Make us your home page

Security screening a headache for special-needs fliers

How many times have you heard someone with metal inside their body — like a plate or pins that help mend broken bones — laugh about setting off alarms at the airport?

It's no joke to Randall Wingert. The 73-year-old retiree from Sun City Center has an implanted cardioverter-defribillator (ICD) that delivers a life-saving jolt if his heart muscles beat out of rhythm.

The device also is a sure bet to make metal detectors at Tampa International Airport squeal. So before walking through the portal, Wingert tells the security officer about his ICD. Then the waiting game begins.

"Every time I go to Tampa International, it seems there is confusion and unnecessary delays," he writes in an e-mail.

"I'm taken out of line, told to wait until they find another agent to let me pass into the next area, where I must always do a complete check, taking my belt off, my shoes off and then a body search with hand-held electro-meter" or a pat-down from an officer. The process often takes 15 to 20 minutes.

There's no way travelers with hardware inside them can bypass screening, even with a manufacturer's medical device ID card, says Sari Koshetz, a spokeswoman for the Transportation Security Administration. It would be too easy for bad guys to forge a copy.

Travelers should ask for a supervisor. Anyone concerned that the magnet inside a hand-held metal detector could affect their implanted device should request a pat-down search, she says.

"We apologize if there is a wait because everyone's working with other passengers," Koshetz says. "But we can't have dedicated people to do this. It's not a good use of taxpayer dollars."

A new screening system might help speed things up. The TSA's "self-select" lanes — scheduled to start in Tampa by Thanksgiving — include lines for families and travelers with special needs.

The stroller and wheelchair lines will move slowly. But they're staffed with extra officers to help people like Wingert navigate screening more smoothly.

Steve Huettel can be reached at or (813) 226-3384.

Security screening a headache for special-needs fliers 09/16/08 [Last modified: Friday, September 19, 2008 5:32pm]
Photo reprints | Article reprints

© 2017 Tampa Bay Times


Join the discussion: Click to view comments, add yours

  1. Two new condo projects for same street in downtown St. Pete

    Real Estate

    ST. PETERSBURG — It lacks the panache and name recognition of Beach Drive, but 4th Avenue N in downtown St. Petersburg is becoming a condo row in its own right.

    Bezu, a condo project planned at 100 4th Ave. N in downtown St. Petersburg, will have 24 units including a three-level penthouse with infinity pool.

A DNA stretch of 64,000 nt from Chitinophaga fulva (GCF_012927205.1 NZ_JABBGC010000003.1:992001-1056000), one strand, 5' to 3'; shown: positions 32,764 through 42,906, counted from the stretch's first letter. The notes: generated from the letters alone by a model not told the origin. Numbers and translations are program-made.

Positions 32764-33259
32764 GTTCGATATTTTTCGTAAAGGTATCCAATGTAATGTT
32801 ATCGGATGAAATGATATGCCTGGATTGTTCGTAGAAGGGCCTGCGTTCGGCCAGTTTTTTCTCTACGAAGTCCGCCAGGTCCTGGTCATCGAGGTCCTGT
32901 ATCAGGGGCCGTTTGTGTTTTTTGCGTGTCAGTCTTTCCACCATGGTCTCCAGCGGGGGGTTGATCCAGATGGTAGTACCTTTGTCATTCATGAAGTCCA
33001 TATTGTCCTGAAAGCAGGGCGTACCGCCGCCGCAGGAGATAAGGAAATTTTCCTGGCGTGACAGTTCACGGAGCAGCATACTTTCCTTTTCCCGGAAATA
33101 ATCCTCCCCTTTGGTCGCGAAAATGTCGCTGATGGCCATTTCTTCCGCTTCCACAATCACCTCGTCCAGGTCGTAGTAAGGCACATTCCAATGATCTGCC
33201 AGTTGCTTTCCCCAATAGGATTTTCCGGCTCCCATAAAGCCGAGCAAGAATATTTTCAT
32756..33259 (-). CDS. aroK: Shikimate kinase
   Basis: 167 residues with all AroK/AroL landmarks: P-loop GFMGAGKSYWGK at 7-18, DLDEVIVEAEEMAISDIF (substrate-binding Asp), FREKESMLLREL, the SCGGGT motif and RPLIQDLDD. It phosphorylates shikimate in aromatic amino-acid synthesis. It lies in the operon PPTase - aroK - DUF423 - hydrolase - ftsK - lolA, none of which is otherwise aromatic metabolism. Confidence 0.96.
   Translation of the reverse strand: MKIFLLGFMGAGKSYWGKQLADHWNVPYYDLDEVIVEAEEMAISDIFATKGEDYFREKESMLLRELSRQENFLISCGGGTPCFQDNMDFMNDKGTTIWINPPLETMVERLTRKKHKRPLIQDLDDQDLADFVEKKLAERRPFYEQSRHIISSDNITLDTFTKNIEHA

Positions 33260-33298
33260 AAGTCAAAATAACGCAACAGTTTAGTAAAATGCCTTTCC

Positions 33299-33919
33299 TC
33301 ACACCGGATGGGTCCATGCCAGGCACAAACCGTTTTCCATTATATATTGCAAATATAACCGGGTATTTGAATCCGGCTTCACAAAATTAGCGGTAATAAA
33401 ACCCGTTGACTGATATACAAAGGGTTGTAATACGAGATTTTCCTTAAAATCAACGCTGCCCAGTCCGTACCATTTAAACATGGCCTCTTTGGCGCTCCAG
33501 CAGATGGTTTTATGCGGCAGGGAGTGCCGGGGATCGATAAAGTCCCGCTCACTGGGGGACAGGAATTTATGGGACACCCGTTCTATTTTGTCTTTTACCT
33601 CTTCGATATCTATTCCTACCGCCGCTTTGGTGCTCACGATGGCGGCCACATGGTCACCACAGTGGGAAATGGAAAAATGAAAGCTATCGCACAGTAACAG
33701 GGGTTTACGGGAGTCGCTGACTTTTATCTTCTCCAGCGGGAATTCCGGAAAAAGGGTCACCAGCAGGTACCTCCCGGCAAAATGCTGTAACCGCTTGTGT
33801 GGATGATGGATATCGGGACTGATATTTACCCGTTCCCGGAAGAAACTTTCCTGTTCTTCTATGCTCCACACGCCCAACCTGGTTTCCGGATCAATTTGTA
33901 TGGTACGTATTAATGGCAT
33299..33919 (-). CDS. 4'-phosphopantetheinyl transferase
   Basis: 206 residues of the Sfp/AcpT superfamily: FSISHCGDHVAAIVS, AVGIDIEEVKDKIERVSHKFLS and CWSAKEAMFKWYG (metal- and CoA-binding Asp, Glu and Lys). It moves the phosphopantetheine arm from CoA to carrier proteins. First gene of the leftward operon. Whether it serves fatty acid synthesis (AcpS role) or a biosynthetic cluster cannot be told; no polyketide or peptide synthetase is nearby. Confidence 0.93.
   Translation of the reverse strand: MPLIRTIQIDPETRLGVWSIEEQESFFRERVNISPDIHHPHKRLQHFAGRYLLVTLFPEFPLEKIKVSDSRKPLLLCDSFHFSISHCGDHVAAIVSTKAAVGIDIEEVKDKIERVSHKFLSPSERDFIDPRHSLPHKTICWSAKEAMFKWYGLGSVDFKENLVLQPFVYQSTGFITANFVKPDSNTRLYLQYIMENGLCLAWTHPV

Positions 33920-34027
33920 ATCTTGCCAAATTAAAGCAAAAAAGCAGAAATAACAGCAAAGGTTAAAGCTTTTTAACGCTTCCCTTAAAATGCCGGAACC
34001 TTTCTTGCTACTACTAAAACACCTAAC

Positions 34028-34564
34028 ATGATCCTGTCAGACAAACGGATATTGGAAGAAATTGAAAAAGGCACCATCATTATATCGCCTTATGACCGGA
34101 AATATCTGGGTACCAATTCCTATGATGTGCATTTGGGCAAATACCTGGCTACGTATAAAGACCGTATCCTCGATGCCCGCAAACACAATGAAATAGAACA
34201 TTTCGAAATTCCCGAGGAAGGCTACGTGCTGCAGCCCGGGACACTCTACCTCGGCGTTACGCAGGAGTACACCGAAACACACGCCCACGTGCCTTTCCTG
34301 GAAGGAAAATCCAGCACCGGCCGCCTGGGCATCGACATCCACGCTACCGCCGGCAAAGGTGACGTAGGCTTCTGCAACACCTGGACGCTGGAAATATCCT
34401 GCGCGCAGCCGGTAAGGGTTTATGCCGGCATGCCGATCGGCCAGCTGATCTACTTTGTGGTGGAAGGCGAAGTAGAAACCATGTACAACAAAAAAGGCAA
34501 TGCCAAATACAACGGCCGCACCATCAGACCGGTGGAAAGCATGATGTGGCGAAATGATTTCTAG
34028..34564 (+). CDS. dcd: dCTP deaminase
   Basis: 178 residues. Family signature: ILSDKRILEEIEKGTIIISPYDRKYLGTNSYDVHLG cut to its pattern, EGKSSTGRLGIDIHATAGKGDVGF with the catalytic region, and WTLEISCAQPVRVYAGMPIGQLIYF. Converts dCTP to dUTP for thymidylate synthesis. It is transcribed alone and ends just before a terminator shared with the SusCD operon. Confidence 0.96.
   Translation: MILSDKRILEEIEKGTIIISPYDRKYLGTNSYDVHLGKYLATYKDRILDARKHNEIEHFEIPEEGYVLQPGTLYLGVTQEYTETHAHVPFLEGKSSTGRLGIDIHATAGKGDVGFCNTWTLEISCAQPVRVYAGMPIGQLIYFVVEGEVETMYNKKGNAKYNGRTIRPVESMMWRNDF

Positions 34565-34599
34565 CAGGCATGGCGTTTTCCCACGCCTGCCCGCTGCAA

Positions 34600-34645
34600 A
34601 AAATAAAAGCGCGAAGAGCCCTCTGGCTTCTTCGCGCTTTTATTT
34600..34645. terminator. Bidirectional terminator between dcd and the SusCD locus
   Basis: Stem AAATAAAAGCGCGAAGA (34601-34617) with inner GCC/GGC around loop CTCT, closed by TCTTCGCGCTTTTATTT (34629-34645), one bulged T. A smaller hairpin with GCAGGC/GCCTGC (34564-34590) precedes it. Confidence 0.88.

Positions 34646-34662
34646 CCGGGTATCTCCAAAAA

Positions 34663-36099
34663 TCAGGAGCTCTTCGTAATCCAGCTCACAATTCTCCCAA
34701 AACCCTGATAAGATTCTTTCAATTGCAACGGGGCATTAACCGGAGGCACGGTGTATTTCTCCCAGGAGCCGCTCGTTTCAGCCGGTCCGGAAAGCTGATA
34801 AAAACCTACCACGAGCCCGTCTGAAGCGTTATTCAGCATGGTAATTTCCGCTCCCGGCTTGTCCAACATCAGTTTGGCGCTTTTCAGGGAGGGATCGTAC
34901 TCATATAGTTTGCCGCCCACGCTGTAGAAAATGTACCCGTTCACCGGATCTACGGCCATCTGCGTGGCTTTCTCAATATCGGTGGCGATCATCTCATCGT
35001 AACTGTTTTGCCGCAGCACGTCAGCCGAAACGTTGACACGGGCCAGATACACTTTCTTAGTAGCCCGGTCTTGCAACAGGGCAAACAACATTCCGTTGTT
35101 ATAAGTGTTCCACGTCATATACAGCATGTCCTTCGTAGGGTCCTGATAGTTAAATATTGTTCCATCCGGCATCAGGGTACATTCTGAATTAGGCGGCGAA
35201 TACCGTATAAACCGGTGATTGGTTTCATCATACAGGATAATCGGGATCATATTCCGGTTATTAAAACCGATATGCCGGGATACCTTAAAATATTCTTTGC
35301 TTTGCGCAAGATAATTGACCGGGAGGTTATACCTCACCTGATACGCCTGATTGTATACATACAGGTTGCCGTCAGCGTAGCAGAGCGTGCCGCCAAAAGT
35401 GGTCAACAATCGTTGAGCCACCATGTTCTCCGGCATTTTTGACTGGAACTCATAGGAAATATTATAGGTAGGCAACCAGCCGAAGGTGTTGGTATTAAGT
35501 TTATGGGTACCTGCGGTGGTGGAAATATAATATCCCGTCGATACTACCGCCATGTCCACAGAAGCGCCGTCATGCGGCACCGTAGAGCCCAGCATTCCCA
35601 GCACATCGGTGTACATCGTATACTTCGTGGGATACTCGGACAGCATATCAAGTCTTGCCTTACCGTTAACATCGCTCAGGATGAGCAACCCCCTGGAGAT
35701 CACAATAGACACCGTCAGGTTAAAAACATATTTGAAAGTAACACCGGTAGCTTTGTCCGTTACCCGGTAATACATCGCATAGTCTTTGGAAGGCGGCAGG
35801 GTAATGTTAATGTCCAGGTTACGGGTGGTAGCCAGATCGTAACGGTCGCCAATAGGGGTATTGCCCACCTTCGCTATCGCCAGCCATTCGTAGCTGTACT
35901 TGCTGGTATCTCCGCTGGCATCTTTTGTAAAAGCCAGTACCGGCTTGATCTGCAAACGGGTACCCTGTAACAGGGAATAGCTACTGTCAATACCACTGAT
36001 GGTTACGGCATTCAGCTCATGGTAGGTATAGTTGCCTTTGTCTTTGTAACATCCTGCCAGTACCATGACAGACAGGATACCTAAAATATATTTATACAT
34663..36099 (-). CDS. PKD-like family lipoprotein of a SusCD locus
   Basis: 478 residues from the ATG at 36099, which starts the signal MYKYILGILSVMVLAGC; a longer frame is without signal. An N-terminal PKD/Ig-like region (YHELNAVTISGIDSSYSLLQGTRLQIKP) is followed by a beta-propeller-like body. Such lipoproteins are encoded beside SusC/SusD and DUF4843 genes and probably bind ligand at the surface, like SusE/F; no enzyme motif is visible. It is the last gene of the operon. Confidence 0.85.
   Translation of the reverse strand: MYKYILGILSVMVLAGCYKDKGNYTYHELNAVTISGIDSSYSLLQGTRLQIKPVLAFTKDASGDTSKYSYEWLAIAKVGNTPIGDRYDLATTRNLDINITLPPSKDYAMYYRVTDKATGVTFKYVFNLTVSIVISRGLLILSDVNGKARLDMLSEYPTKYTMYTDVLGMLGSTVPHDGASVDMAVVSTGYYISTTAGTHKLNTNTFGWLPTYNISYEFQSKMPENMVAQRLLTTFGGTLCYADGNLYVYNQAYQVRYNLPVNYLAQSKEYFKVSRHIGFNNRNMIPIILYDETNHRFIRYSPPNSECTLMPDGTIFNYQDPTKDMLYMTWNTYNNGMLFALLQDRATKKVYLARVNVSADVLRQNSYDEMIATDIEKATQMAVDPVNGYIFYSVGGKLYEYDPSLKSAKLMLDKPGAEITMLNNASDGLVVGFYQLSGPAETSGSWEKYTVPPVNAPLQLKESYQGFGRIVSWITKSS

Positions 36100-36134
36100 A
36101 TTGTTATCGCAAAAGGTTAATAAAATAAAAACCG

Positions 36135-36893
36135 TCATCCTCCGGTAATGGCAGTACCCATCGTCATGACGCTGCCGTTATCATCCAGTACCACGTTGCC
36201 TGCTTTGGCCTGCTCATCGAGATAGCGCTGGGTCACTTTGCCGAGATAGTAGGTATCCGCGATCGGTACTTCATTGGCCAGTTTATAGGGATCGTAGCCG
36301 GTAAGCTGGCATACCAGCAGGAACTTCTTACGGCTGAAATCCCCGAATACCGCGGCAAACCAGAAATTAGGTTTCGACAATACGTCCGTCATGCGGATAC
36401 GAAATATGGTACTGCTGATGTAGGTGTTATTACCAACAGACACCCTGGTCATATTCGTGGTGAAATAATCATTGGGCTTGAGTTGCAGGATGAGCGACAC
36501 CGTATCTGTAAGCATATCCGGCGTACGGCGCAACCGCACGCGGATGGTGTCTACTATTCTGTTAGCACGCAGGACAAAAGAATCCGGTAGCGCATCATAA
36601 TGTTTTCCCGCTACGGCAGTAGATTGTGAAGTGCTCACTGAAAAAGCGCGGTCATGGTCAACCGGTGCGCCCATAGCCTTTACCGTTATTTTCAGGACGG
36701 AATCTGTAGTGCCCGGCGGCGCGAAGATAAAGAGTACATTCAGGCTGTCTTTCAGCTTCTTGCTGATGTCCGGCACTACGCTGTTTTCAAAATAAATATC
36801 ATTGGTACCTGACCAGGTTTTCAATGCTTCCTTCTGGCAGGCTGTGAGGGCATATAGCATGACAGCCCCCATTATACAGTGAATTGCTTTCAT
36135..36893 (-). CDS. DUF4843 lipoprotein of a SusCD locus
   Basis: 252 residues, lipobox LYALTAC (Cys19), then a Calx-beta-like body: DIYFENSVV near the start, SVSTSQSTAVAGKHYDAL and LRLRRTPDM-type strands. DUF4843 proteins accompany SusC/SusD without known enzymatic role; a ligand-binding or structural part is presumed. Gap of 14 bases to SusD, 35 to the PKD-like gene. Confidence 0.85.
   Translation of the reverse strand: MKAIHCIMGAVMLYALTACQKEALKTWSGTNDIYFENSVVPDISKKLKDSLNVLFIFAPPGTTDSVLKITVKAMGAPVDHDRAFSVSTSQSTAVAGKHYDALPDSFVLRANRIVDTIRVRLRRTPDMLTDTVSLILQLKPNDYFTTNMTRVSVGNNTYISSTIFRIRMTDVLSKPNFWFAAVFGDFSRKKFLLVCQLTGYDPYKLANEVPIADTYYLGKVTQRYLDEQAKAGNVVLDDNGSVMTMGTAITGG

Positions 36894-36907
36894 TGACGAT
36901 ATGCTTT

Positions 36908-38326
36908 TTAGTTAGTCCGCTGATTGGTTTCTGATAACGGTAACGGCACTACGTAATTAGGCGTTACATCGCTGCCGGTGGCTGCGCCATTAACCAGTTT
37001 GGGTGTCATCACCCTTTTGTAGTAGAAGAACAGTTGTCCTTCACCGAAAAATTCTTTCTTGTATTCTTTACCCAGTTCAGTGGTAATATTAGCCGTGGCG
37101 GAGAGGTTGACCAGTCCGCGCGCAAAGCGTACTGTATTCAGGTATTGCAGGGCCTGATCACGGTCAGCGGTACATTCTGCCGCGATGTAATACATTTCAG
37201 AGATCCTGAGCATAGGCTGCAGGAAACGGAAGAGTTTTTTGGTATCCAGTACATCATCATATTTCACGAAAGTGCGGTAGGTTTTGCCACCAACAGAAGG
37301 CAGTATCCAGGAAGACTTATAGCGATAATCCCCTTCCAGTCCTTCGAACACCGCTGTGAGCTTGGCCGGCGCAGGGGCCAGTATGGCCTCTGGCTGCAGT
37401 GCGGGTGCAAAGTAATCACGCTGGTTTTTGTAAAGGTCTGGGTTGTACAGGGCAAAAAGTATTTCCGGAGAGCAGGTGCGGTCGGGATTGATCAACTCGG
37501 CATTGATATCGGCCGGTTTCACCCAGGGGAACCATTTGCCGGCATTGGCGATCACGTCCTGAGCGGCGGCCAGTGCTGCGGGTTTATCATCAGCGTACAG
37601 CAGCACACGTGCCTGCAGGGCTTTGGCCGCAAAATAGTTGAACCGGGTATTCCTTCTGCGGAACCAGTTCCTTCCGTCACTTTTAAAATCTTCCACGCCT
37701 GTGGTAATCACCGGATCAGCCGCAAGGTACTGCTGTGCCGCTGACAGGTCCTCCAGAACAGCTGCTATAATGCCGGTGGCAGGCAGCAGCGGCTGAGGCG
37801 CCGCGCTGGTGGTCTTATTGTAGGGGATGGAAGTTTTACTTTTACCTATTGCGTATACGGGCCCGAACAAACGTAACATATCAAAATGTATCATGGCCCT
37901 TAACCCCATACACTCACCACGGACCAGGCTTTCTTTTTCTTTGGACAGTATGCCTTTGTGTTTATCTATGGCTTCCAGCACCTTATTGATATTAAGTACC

[Courtesy of Clear ph Design]
  2. AAA expects gas prices in Tampa Bay will continue to fall


    Ticking slowly and steadily, regular gas prices have receded for the last 10 consecutive days. The average unleaded gas price in Florida is $2.67 this morning, a nickel cheaper than a week ago. In Tampa Bay, the current average unleaded gas has dropped 7 cents from a week ago to $2.62. The national average for regular …

    Gas prices for regular gas continue to decline. In Tampa Bay, the current average unleaded gas is down 7 cents from a week ago at $2.62 a gallon. [Times file photo]
  3. Kiran and Pallavi Patel commit $200 million for Clearwater medical school

    Real Estate

    CLEARWATER — Tampa Bay philanthropists Dr. Kiran Patel and his wife, Dr. Pallavi Patel are spending $200 million to create and promote a Tampa Bay regional campus for the private Nova Southeastern University.

    Drs. Kiran and Pallavi Patel, prolific Tampa Bay philanthropists, are putting up $200 million to create and run a new medical school under Nova Southeastern University. Here is a rendering of the proposed campus [Courtesy of Southestern Noval University}
  4. USF to rename sports management program for Vinik family


    The University of South Florida will name a business program for the Vinik family at a Tuesday event.

    Tampa Bay Lightning owner and chairman Jeff Vinik and his wife, Penny, in 2010.
  5. Tonight: Hear ideas for remaking downtown Tampa interchange


    TAMPA — New concepts for rebuilding the downtown interchange will be discussed at a Florida Department of Transportation community meeting Monday night.

    The Florida Department of Transportation renamed its controversial Tampa Bay Express plan, also known as TBX. The plan is now known as Tampa Bay Next, or TBN. [Florida Department of Transportation]